Fractals in Forex Trading

The relationship between mathematics and nature has been proven time and time again, and the connection between fractal patterns and forex trading is no different. Fractals are beautiful, never-ending patterns that are found in nature, consisting of subsets that are similar to each other and to the parent pattern. Ever since American economist Burton G. Malkiel compared the results of throwing darts at a dartboard with those secured by a fund manager, fractals have been consistent in coming to the rescue of traders and speculators.
It isn’t just mathematics that fractals help you understand, they help you trade in the forex markets as well! They do this by decoding ‘reversal patterns,’ or minute trends, inherent in apparently random trends.

What Role do Fractals Play in Forex Trading?

The moment someone mentions fractals, it is their connection with mathematics that come to mind. However, unlike in mathematics, fractals are better understood in literal terms when it comes to trading. As pointed out by trader and author Bill Williams, their recurrent patterns can forecast reversals in a chaotic, multiple-factor market. The fact that market leaders use fractals for trading stands as testimony to their reliability.
Fractals in forex trading are key technical indicators, just like the Bill Williams set of indicators. Unlike lines or histograms, fractals are simply characterized by arrows above or below the bars in a price chart. Five consecutive bars need to align for fractals to be formed. They are often used in combination with patterns like Fibonacci retracements or the Alligator indicator. The two kinds of fractals are:

  1. Bearish, where the fractal forms on top of a bar whose high is higher than the highs of the preceding two and succeeding two bars. This is also known as the fractal for buying.
  2. Bullish, where the fractal forms beneath the middle bar that has a low that is lower than the lows of the preceding and succeeding two bars. This fractal is the signal for selling.

However, fractal patterns aren’t always perfectly bearish or bullish. In addition, the only downside here is that a fractal can be drawn only after two days of the reversal period. However, accurate numbers can be achieved by using other techniques, most often with the ‘Alligator indicator.’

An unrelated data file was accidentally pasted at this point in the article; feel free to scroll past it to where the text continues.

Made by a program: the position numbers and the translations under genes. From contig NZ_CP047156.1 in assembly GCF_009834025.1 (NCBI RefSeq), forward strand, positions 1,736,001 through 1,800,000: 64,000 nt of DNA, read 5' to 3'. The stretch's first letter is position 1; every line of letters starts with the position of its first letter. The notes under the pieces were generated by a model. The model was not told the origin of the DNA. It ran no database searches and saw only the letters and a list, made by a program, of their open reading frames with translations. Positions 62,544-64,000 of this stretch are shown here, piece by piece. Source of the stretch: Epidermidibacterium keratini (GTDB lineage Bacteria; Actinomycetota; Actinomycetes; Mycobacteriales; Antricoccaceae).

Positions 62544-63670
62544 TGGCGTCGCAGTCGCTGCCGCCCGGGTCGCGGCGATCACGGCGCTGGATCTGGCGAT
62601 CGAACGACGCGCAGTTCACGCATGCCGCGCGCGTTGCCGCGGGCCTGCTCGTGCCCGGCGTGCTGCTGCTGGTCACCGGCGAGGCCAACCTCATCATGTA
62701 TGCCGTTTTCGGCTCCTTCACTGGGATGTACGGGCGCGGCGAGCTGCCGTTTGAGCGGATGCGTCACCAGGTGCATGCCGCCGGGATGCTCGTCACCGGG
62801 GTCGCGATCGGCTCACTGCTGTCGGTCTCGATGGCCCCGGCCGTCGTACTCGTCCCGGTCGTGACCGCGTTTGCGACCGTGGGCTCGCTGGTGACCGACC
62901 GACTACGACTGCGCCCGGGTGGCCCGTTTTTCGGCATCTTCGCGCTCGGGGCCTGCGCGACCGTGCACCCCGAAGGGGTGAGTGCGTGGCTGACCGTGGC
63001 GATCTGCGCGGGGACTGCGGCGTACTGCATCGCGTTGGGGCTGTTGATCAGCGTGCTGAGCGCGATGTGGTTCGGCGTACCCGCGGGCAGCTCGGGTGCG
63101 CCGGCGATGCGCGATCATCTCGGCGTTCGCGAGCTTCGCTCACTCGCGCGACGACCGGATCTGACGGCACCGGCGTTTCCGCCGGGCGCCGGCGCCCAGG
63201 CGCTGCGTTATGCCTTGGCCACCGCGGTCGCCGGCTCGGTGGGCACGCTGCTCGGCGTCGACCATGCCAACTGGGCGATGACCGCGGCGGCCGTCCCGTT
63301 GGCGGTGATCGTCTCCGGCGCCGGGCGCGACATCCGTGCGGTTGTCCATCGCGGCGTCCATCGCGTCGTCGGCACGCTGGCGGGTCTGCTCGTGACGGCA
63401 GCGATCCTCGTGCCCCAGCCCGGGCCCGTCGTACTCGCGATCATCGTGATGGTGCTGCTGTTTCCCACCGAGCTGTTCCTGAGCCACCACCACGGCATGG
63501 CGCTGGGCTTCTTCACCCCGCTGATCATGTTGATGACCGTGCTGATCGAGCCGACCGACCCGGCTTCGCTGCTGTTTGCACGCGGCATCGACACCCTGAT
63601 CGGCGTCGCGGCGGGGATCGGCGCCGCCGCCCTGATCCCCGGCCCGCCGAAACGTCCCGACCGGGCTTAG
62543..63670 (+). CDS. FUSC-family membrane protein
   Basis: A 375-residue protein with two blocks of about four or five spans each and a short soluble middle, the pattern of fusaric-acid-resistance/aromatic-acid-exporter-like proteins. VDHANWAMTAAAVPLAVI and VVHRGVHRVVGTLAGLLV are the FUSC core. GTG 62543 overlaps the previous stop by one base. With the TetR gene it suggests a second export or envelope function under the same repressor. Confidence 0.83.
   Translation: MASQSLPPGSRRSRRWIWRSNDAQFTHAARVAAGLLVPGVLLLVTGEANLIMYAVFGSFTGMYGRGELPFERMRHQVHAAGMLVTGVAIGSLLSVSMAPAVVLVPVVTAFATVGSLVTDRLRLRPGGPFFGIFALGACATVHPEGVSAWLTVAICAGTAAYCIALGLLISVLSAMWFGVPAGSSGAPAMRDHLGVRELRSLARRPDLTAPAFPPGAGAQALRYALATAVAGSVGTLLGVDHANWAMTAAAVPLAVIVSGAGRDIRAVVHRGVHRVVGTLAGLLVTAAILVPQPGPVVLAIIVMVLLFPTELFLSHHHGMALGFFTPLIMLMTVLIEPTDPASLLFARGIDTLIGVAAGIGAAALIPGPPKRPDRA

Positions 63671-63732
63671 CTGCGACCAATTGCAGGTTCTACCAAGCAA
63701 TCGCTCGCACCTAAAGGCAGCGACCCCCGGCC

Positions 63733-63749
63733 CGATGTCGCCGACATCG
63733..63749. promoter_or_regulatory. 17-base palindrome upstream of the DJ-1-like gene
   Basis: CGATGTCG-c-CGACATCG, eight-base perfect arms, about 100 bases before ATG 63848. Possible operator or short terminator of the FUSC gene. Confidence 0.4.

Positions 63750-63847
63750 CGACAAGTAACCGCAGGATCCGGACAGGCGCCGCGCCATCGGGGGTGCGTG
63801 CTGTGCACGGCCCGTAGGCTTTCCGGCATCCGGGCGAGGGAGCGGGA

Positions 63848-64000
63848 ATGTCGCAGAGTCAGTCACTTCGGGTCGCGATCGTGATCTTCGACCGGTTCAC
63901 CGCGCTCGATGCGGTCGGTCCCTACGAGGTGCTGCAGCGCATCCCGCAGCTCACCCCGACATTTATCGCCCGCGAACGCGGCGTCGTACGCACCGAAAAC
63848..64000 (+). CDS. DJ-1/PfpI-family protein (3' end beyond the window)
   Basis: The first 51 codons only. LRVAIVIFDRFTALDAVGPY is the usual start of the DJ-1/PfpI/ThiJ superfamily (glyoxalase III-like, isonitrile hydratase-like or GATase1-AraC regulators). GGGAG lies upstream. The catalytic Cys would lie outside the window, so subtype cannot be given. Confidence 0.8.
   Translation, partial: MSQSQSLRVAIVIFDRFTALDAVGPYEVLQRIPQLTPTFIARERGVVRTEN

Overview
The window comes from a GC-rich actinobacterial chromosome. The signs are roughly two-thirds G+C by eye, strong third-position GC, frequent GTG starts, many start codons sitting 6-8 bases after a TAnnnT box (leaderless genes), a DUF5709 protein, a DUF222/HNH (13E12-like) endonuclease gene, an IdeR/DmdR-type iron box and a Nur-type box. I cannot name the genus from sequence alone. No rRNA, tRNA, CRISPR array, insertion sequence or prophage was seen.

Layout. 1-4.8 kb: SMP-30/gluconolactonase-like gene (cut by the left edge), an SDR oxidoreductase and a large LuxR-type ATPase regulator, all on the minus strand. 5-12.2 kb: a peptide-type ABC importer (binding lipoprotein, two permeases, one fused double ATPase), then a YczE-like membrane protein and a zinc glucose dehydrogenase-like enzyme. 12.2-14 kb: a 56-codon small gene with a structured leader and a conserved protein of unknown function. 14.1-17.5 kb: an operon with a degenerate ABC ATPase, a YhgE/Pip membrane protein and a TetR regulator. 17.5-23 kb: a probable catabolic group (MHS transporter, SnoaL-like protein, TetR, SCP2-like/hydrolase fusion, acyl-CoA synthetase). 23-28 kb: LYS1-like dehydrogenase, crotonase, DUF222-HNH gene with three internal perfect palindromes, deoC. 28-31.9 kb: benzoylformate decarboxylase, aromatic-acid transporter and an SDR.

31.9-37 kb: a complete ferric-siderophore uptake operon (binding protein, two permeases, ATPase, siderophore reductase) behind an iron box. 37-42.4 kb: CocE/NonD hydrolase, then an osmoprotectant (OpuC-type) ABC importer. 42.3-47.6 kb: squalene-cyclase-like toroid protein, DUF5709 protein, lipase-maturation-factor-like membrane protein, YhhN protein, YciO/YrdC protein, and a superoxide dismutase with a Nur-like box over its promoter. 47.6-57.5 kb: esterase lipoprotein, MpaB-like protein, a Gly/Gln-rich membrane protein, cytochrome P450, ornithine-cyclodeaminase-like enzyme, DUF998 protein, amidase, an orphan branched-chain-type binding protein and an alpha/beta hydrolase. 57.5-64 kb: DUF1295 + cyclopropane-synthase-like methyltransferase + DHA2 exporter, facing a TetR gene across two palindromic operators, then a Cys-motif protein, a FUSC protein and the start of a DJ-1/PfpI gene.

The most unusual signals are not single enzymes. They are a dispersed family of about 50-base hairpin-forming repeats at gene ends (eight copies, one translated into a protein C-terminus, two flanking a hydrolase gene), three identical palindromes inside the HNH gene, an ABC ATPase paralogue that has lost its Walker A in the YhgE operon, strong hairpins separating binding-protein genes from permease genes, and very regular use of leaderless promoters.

The Application of Fractals to Forex Trading

In case you’ve been itching to know more about the peculiar-sounding ‘Alligator indicator,’ there couldn’t have been a better time. The term refers to a highly-useful and precise partner tool that dictates when to enter or exit a market, depending on the moving average.
If you can watch every movement that this ambushing reptile makes, keeping out of sight and surreptitiously watching its prey, you can master the market. The ‘center average’ is known as the alligator’s teeth. Buy rules are valid only above and sell rules are valid only below this mark. In case the moving averages are intertwined, staying out of the market is advised.
Again, the only primary pitfall to this is that fractals can have massive drawdowns without hitting exit points.

Key Factors to Keep in Mind

For starters, as stated above, fractals are lagging, or ‘confirmation’ indicators that require the help of other tools. Then, the degree of reliability of a reversal is directly proportional to the time period and inversely proportional to the number of signals you will have.
Despite their limitations, fractals are a powerful forex trading strategy, since they can help to draw trend lines. Forex trading setups also use fractals in combination with moving averages that are Fibonacci-based. Here, fractals help to identify relevant highs and lows.
It is almost inconceivable that a pattern similar to that found on a broccoli floret could help decode the random nature of the trading markets.


If you liked this educational article please consult our Risk Disclosure Notice before starting to trade. Trading leveraged products involves a high level of risk. You may lose more than your invested capital.